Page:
Trevin Wax is among the most astute cultural commentators of our day. It is not uncommon for a thorny question to arise in the public square only to find he has dealt with it concisely and clearly on his blog the next day. He reads the culture well, understands a biblical worldview well, and writes very well.
This is Our Time: Everyday Myths in Light of the Gospel is no exception to Wax’s normal standard of clarity and excellence. In this volume, Wax considers eight significant myths that are especially significant to the present milieu, unpacks them and their significance in our world, and shows how a biblical worldview undermines them. In each case, Wax seeks to show how authentic Christianity has a better answer to offer than the cultural myth.
Wax dissects eight myths that are cultural flashpoints. In the first chapter, he shows how the smartphone functions to alter our perception of reality. Smart phones tie us in to the world around us, make us feel smart because we find information quickly, and allow us to expose every moment of our lives (really just the good ones) to the world in an instant. In Chapter Two, Wax tackles the storytelling of power of Hollywood. He avoids the typical moralistic finger-wagging about too much sex and focuses on the power of story and the greater imaginative scope available to those with a regenerate mind.
Next Wax examines the faulty pursuit of happiness, which is often based more clearly on a goal destined to fail us. Instead, Wax notes that the Christian gospel offers us hope apart from the usual trappings of happiness our culture advertises. Chapter Four wrestles with the myth that consumerism will make people happy. This is the cause of so much heartache and misery in our world, but Wax reveals how it pales in comparison to our hope in Christ.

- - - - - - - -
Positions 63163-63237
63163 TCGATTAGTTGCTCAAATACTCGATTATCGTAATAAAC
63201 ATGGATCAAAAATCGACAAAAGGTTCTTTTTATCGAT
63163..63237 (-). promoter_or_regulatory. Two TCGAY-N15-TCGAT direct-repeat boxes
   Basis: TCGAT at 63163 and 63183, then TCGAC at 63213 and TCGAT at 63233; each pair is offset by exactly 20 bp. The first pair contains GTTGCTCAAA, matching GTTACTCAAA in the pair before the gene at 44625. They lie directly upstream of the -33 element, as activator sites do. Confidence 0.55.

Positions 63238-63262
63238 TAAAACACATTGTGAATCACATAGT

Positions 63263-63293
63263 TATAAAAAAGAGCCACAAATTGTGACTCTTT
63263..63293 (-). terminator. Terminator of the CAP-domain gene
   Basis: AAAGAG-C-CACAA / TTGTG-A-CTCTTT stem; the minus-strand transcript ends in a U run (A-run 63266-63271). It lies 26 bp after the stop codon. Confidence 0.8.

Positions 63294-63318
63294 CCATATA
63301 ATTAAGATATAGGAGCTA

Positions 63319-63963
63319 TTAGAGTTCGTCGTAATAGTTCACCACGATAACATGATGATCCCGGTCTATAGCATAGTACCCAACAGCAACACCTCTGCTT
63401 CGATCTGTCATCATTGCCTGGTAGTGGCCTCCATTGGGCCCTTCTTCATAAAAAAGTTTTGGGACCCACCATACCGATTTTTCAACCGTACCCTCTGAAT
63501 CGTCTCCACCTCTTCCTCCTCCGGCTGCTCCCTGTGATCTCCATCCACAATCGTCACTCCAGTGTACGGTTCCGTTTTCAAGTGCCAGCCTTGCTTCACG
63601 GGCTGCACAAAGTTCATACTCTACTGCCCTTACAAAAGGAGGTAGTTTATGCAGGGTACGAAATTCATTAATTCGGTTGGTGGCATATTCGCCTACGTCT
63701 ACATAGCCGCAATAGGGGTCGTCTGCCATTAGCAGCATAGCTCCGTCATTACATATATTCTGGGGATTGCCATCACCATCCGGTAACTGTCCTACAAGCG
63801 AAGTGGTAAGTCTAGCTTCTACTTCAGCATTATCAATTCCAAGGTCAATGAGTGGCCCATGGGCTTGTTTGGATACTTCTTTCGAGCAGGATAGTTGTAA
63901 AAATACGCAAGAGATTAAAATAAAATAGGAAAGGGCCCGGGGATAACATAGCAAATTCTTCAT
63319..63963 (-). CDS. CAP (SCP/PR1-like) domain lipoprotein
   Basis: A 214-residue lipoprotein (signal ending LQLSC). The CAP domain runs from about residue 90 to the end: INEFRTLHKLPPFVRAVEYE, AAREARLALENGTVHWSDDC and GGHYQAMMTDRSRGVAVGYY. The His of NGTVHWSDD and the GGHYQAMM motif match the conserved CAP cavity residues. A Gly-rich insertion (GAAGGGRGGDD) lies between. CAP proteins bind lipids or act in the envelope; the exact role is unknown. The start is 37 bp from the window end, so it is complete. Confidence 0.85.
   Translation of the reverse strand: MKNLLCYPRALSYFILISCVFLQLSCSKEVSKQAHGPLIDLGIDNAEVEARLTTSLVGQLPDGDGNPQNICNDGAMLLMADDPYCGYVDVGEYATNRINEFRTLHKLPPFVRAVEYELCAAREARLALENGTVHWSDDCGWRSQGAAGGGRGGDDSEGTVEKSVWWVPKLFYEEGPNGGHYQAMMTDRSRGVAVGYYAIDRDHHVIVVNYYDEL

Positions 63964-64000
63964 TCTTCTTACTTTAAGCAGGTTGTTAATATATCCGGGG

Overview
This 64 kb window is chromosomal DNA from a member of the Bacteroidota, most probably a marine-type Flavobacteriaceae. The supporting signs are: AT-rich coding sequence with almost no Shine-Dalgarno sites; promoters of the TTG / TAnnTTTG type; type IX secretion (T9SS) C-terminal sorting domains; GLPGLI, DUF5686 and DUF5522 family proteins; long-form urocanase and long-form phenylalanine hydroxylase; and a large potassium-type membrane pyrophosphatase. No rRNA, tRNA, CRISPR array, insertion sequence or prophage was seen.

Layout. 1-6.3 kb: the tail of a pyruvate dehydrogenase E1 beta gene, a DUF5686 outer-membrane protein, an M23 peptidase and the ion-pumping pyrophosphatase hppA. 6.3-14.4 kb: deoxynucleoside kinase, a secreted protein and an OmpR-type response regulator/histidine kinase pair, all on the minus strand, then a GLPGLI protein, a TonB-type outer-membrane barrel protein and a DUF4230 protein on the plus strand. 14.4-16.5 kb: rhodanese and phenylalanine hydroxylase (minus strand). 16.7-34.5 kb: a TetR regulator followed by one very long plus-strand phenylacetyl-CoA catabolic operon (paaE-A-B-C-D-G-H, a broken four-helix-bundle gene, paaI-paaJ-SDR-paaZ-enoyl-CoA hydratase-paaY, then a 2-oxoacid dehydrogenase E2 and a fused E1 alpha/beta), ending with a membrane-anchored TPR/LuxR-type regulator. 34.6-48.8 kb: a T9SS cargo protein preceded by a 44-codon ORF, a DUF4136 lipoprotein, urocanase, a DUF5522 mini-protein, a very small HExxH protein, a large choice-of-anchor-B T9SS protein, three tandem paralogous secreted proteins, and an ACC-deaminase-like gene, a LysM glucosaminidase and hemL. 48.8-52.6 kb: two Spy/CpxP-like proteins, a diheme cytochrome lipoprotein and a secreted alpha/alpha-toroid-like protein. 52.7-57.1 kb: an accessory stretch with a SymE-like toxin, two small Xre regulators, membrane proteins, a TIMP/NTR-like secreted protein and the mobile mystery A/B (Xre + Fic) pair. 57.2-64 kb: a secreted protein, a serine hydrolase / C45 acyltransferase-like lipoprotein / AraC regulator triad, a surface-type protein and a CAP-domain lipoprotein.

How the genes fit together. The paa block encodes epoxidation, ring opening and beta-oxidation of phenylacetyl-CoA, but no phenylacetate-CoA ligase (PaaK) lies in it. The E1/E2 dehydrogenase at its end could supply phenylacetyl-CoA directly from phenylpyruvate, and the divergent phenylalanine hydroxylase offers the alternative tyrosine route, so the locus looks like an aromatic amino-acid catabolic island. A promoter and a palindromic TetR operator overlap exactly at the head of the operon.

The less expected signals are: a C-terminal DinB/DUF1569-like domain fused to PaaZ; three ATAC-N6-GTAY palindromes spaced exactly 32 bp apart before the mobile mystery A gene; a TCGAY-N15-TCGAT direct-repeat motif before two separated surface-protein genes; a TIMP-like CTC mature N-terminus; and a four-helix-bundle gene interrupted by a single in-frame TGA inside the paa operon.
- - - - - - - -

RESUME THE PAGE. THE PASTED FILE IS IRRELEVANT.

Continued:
In the fifth chapter, This is Our Time, deals with the sense of dis-ease Christians often have in the world. The myth is that we should feel at home in this present world, but Wax shows how we should always long for a perfect future not to try to make our world like a supposedly great past. Chapter Six tackles the modern myth that marriage is fundamentally about human happiness. Instead, Wax demonstrates that, as God intended it, marriage is about sanctification and giving glory to God.
Chapter Seven offers a reflection on the changing standards for sex in our culture, noting that self-control and chastity have become insults rather than virtues for society. Wax argues that sex cannot be both everything and nothing as culture claims, but that it must serve the purpose ordained by the Creator if it is to satisfy. In the eighth chapter, the author takes on the pervasive myths of eternal progress and constant decline. Both narratives are compelling for different reasons, but they often distract from our true hope in Christ.
Books that provide cultural critique are a dime a dozen. They have been standard fare for theologically conservative Christians for decades. When I inherited my grandfather’s library, I got dozens of books that had scathing critiques of the culture of previous decades.
In most cases, those critiques were just and warranted, but This is Our Time does something many cultural critiques fail to do: it explains why the gospel is better. That is what makes Wax’s book so helpful; it exposes the myth as a fraud and tells the true story in a deeper, more powerful way.
By telling the gospel truth instead of simply condemning, Wax equips his reader to share the good news. He fills out the necessary understanding of repentance, which is turning away from wrong doing and pursuing the good.
By writing such pointed cultural commentary, Wax has produced a volume that is a treasure for our time. The downside is that This is Our Time is distinctly time-bound. In twenty years, the volume will provide an excellent example of how to write cultural critique for the benefit of the church, but its shelf life as an antidote for the ills of our age is limited.
Therefore, people should snap up This is Our Time in the near term. Read this book. Talk about it in your small groups and consider not just the content, but the way Wax has put together his critique. This volume is a gift to the church, but it needs to be read in our day if it is to have its best impact.
Note: I received a gratis copy of this volume from the publisher with no expectation of a positive review.